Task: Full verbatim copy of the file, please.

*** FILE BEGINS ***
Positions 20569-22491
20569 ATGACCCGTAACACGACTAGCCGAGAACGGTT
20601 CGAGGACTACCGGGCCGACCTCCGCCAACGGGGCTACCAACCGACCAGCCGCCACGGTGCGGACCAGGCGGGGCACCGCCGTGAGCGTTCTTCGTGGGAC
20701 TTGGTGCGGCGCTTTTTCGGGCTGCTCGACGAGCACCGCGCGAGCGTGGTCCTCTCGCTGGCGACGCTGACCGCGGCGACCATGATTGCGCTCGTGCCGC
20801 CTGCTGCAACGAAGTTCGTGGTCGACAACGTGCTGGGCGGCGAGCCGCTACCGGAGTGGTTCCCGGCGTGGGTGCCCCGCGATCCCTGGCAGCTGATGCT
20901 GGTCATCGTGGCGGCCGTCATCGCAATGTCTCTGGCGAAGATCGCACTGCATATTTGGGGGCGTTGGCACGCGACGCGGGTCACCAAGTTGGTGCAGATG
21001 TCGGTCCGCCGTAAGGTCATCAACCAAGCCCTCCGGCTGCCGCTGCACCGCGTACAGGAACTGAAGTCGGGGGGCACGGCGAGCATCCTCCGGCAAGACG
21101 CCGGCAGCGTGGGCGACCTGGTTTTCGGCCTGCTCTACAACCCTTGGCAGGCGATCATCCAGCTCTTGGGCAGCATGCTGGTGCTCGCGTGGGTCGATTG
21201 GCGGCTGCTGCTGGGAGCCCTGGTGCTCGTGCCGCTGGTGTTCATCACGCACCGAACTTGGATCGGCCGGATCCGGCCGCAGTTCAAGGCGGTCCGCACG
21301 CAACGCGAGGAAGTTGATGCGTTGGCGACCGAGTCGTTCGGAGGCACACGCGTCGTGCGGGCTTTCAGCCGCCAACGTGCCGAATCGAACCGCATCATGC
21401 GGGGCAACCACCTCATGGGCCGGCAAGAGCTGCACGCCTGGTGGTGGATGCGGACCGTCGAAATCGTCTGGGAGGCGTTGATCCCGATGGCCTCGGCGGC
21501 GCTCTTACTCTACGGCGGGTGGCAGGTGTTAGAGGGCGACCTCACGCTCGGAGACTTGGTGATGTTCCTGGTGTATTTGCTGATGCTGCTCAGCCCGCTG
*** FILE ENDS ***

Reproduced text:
Positions 20569-22491
20569 ATGACCCGTAACACGACTAGCCGAGAACGGTT
20601 CGAGGACTACCGGGCCGACCTCCGCCAACGGGGCTACCAACCGACCAGCCGCCACGGTGCGGACCAGGCGGGGCACCGCCGTGAGCGTTCTTCGTGGGAC
20701 TTGGTGCGGCGCTTTTTCGGGCTGCTCGACGAGCACCGCGCGAGCGTGGTCCTCTCGCTGGCGACGCTGACCGCGGCGACCATGATTGCGCTCGTGCCGC
20801 CTGCTGCAACGAAGTTCGTGGTCGACAACGTGCTGGGCGGCGAGCCGCTACCGGAGTGGTTCCCGGCGTGGGTGCCCCGCGATCCCTGGCAGCTGATGCT
20901 GGTCATCGTGGCGGCCGTCATCGCAATGTCTCTGGCGAAGATCGCACTGCATATTTGGGGGCGTTGGCACGCGACGCGGGTCACCAAGTTGGTGCAGATG
21001 TCGGTCCGCCGTAAGGTCATCAACCAAGCCCTCCGGCTGCCGCTGCACCGCGTACAGGAACTGAAGTCGGGGGGCACGGCGAGCATCCTCCGGCAAGACG
21101 CCGGCAGCGTGGGCGACCTGGTTTTCGGCCTGCTCTACAACCCTTGGCAGGCGATCATCCAGCTCTTGGGCAGCATGCTGGTGCTCGCGTGGGTCGATTG
21201 GCGGCTGCTGCTGGGAGCCCTGGTGCTCGTGCCGCTGGTGTTCATCACGCACCGAACTTGGATCGGCCGGATCCGGCCGCAGTTCAAGGCGGTCCGCACG
21301 CAACGCGAGGAAGTTGATGCGTTGGCGACCGAGTCGTTCGGAGGCACACGCGTCGTGCGGGCTTTCAGCCGCCAACGTGCCGAATCGAACCGCATCATGC
21401 GGGGCAACCACCTCATGGGCCGGCAAGAGCTGCACGCCTGGTGGTGGATGCGGACCGTCGAAATCGTCTGGGAGGCGTTGATCCCGATGGCCTCGGCGGC
21501 GCTCTTACTCTACGGCGGGTGGCAGGTGTTAGAGGGCGACCTCACGCTCGGAGACTTGGTGATGTTCCTGGTGTATTTGCTGATGCTGCTCAGCCCGCTG